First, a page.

Define Dance Studio’s School Daypack as p; so p = 17. Define Film Studio’s Messenger Backpack as W; so W = 13. Define Central High’s Film Studio as B; so B = p + W = 17 + 13 = 7. Define Film Studio’s School Daypack as g; R = W + B = 13 + 7 = 20; so g = 12 + R = 12 + 20 = 9. Define Film Studio’s Backpack as w; so w = g + W = 9 + 13 = 22. Define Central High’s Backpack as c; so c = B * w = 7 * 22 = 16. Answer: 16.
 Important points during solution construction 
 The solution only contain parameters necessary towards calculating the final query parameter
 The solution follows the correct logical order: i.e. all the parameters used in the calculation must have appeared and been computed beforehand.
 Computations are broken into binary ops: \(g = 12 + 13 + 7\) is broken into g = 12+R and R = 13+7 in the above solution. The number of semicolons “;” equals the number of operations. This reduces the arithmetic complexity of the solution.
Difficulty Control
 Two parameters are used to control the difficulty of the problem 
 \(\textrm{ip}\) is the number of instance parameters
 \(\textrm{op}\) is the number of solution operations
 The data difficulty is an increasing function over them
 The authors call the dataset iGSM
 We use \(\textrm{iGSM}^{\textrm{op} \leq op,\textrm{ip} \leq ip}\) to denote the data generated with constraint \(\textrm{op} \leq op\) and \(\textrm{ip} \leq ip\), and use \(\textrm{iGSM}^{\textrm{op}=op,\textrm{ip} \leq ip}\) to denote those restricting to \(\textrm{op}=op\).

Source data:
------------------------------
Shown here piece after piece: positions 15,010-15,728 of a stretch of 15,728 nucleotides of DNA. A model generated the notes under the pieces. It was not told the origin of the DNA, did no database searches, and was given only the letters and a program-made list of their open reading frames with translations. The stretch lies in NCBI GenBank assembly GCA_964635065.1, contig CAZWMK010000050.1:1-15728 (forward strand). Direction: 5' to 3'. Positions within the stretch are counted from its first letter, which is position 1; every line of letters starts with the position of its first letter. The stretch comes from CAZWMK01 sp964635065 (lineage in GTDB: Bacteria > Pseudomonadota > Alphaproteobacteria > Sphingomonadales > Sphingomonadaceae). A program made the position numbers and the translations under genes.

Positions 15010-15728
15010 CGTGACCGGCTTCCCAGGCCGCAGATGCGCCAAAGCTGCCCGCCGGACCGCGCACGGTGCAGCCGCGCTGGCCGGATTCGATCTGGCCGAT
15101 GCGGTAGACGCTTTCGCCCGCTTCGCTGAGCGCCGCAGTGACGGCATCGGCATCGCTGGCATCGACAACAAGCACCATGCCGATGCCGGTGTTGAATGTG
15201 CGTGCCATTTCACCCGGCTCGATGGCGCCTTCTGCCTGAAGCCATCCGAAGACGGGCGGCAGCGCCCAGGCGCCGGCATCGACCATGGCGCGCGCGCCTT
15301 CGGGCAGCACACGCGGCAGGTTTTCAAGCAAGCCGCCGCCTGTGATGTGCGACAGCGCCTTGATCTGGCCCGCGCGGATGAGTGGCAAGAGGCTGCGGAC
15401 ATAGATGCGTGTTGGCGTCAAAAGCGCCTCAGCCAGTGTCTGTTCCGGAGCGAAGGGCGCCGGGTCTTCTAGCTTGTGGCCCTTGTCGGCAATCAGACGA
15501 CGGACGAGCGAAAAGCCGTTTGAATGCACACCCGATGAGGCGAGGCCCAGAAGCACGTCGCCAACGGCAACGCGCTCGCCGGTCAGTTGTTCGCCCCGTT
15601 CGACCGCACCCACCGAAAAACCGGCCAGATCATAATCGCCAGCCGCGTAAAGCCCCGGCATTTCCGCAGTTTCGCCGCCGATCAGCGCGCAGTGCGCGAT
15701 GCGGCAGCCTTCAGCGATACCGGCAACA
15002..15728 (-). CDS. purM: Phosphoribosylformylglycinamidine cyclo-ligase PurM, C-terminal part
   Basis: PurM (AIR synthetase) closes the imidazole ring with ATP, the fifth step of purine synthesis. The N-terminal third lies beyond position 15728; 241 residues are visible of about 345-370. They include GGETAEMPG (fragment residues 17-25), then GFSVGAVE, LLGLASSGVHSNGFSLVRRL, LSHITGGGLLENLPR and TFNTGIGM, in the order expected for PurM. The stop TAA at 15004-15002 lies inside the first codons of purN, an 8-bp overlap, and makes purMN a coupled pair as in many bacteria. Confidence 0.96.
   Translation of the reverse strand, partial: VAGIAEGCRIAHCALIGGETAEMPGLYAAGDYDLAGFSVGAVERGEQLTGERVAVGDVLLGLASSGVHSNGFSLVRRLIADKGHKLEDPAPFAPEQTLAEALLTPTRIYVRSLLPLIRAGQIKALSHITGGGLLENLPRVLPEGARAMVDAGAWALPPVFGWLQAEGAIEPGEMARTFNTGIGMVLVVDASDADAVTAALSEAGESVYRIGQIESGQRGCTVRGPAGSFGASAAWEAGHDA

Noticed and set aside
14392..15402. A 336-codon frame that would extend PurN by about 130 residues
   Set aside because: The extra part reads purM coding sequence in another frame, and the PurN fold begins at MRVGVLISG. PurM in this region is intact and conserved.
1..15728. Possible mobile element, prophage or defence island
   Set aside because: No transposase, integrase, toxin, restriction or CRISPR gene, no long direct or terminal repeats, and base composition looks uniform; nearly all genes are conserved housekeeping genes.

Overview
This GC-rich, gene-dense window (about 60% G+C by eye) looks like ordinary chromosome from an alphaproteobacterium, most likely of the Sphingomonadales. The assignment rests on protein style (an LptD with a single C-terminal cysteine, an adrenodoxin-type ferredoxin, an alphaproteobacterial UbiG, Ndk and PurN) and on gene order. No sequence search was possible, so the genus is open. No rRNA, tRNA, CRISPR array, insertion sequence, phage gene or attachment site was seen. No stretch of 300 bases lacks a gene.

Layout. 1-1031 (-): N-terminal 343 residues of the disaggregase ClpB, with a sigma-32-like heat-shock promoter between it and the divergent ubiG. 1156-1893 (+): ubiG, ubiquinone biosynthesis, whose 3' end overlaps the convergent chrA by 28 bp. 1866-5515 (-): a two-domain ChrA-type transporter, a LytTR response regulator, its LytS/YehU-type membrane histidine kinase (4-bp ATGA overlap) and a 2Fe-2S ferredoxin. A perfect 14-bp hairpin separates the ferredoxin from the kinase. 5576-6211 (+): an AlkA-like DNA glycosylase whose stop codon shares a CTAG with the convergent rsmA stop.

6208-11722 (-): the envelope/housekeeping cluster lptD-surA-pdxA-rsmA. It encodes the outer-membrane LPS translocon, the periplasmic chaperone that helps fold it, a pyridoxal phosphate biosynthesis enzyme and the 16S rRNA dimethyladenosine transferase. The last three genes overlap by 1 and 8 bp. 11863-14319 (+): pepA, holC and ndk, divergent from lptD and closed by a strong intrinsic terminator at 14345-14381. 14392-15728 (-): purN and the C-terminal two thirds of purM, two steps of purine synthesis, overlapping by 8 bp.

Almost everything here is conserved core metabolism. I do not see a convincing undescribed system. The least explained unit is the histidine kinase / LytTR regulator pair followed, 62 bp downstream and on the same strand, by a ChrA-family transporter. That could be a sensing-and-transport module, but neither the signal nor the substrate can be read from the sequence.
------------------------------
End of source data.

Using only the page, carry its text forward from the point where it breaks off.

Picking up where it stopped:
Train and Test Datasets
 \(\textrm{iGSMmed}\) uses \(\textrm{ip} \leq 20\)
 Train data is essentially \(\textrm{iGSM}^{\textrm{op} \leq 15,\textrm{ip} \leq 20}\) (referred as \(\textrm{iGSMmed}^{\textrm{op} \leq 15}\))
 Evaluation is done on both \(\textrm{iGSMmed}^{\textrm{op} \leq 15}\) and outofdistribution (OOD) on \(\textrm{iGSMmed}^{\textrm{op} \leq op}\) where \(op \in \{20, 21, 23, 23\}\)
 Another set of evaluation is also done on \(\textrm{iGSMmed}^{\textrm{op} = op,\textrm{reask}}\). Here \(\textrm{reask}\) denotes first generating a problem from \(\textrm{iGSMmed}^{\textrm{op} = op}\) and then resampling a query parameter.
 Due to the topological nature of the data/solution generation process, \(\textrm{reask}\) greatly changes the data distribution and the number of operations needed. It provides an excellent OOD sample for evaluation.
 \(\textrm{iGSMhard}\) uses \(\textrm{ip} \leq 28\)
 Train data is essentially \(\textrm{iGSM}^{\textrm{op} \leq 21,\textrm{ip} \leq 28}\) (referred as \(\textrm{iGSMhard}^{\textrm{op} \leq 21}\))
 Evaluation is done on both \(\textrm{iGSMhard}^{\textrm{op} \leq 21}\) and outofdistribution (OOD) on \(\textrm{iGSMhard}^{\textrm{op} \leq op}\) where \(op \in \{28, 29, 30, 31, 32\}\)